Rep. Wesley Harris, D-Mecklenburg, is in his second term representing the southern end of Mecklenburg County, including the Ballantyne community and the town of Pineville. He’s the only economist serving in the legislature – something he’s quick to remind colleagues when taxes and economic issues come up in floor debates.
He’s currently serving on House committees dealing with finance, universities, transportation and marine issues.
What are the current and past jobs you’ve held outside of politics? Currently I’m serving as an adjunct professor of economics at UNC Charlotte in addition to some part-time economic consulting work when the legislative/campaign schedule allows it. In the past I have been an International tax economic consultant with a few accounting firms, started a small digital media start-up with my twin sister, and worked as a lecturer/adjunct professor at Clemson, University of South Carolina and now at UNC Charlotte.
What lessons from those roles have you applied to your elected position? All those jobs have taught me that nothing can really be done on your own. You can have the best idea in the world, but implementing it really does take buy-in from a lot of people. Because of that, relationships matter, and you should never stop trying to build relationships and network with everyone you meet because you never know when there is something great and mutually beneficial you can do together.
If you could enact a single piece of legislation into law today, what would it be? The single piece of legislation I would enact would be to shift the responsibility for public school construction and capital improvements to the state. Currently the state is only legally responsible for the operating expenses of our public education system while school construction and capital improvements fall to the counties.
This means the quality of our school buildings across our state depend on the wealth of our individual counties, which drives a huge wedge in opportunity between rich and poor counties. Our public schools have about an $8 billion capital need across the state which dwarfs the size of the Leandro ruling, but doesn’t get much airtime because the state isn’t responsible for school construction. We need to take this burden off our counties.
Where do you most enjoy taking an out-of-town visitor in your district? While my district isn’t very large in size, but we have some great spots for the community. When I have visitors come in, I like to take them to Ballantyne’s Backyard. The area used to be a large public golf course but the course was closed to make room for a new mixed-used development on half the course, and the other half has been transformed into an amazing community park. It is a great place to bring the family, visit one of the pop-up farmers markets that happen on the weekend, or catch one of the summer concerts or festivals that are always going on. It’s a perfect place to really understand the pulse of our community.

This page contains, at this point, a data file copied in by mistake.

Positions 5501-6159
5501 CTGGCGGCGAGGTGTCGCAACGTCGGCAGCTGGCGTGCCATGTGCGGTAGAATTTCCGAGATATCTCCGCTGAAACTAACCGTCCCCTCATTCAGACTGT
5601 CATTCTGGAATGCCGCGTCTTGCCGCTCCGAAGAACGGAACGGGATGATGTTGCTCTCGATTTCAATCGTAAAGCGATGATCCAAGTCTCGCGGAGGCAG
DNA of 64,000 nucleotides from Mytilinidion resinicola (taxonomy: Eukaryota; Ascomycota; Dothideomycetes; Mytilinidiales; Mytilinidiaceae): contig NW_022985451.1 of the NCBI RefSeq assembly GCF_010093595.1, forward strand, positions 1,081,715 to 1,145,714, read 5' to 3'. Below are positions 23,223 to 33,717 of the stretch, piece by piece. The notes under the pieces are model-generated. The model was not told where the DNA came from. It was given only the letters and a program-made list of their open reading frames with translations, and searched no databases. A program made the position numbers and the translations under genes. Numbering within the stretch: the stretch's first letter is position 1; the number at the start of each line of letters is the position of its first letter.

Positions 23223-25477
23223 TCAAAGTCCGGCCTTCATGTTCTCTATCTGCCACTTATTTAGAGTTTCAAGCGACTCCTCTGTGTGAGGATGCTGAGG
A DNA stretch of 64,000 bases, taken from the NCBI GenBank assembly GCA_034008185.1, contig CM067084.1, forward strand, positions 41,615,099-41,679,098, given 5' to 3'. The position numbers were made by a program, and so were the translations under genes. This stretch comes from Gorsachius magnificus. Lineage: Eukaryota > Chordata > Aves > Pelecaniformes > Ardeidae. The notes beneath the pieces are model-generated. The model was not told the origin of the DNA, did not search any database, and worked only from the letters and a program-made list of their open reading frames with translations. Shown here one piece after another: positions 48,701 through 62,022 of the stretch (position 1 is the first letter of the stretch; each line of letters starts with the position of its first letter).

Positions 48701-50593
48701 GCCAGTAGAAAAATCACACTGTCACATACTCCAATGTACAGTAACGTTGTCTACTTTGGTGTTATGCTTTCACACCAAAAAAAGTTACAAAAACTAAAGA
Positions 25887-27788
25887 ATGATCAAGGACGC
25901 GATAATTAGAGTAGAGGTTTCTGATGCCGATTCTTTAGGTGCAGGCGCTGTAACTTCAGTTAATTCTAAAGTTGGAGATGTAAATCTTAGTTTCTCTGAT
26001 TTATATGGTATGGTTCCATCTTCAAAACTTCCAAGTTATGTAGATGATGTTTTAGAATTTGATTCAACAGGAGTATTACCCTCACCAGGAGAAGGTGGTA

What is your favorite hobby outside of work? I’m a real history nerd, so when I’m not working you can usually find me reading a new history book I’ve picked up (or telling you about it) or trying to convince my family and friends to check out a new museum exhibit with me.
Who do you most admire, and why? Jim Hunt. I wasn’t born during Gov. Hunt’s first go-round as governor but he was elected for this third term when I was in kindergarten. Being a North Carolina public school kid and having a mom who was a lifelong public school teacher, it is really hard to grow up and not be able to admire what he was about to get done for North Carolina. One of the greatest thrills of my life was getting elected in 2018 in the district beside his daughter, Rachel, so I got to talk to him a lot of the campaign trail and see that the fire in him is just as strong as I remember when I was just a young kid. I try to bring that same passion and drive to make NC better with me every day when I’m at the legislature.
What’s the best advice you’ve received about how to get legislation passed? You’ve got to bring every group on board early and make sure you get buy-in. Doing that makes sure you really know the far-reaching impacts a bill may have and makes sure that you aren’t stepping on anyone’s toes who may have been also working on that topic for a while before you thought of it. Plus the more buy-in you have, the better you’re able to side-step any potential landmines and unintended consequences.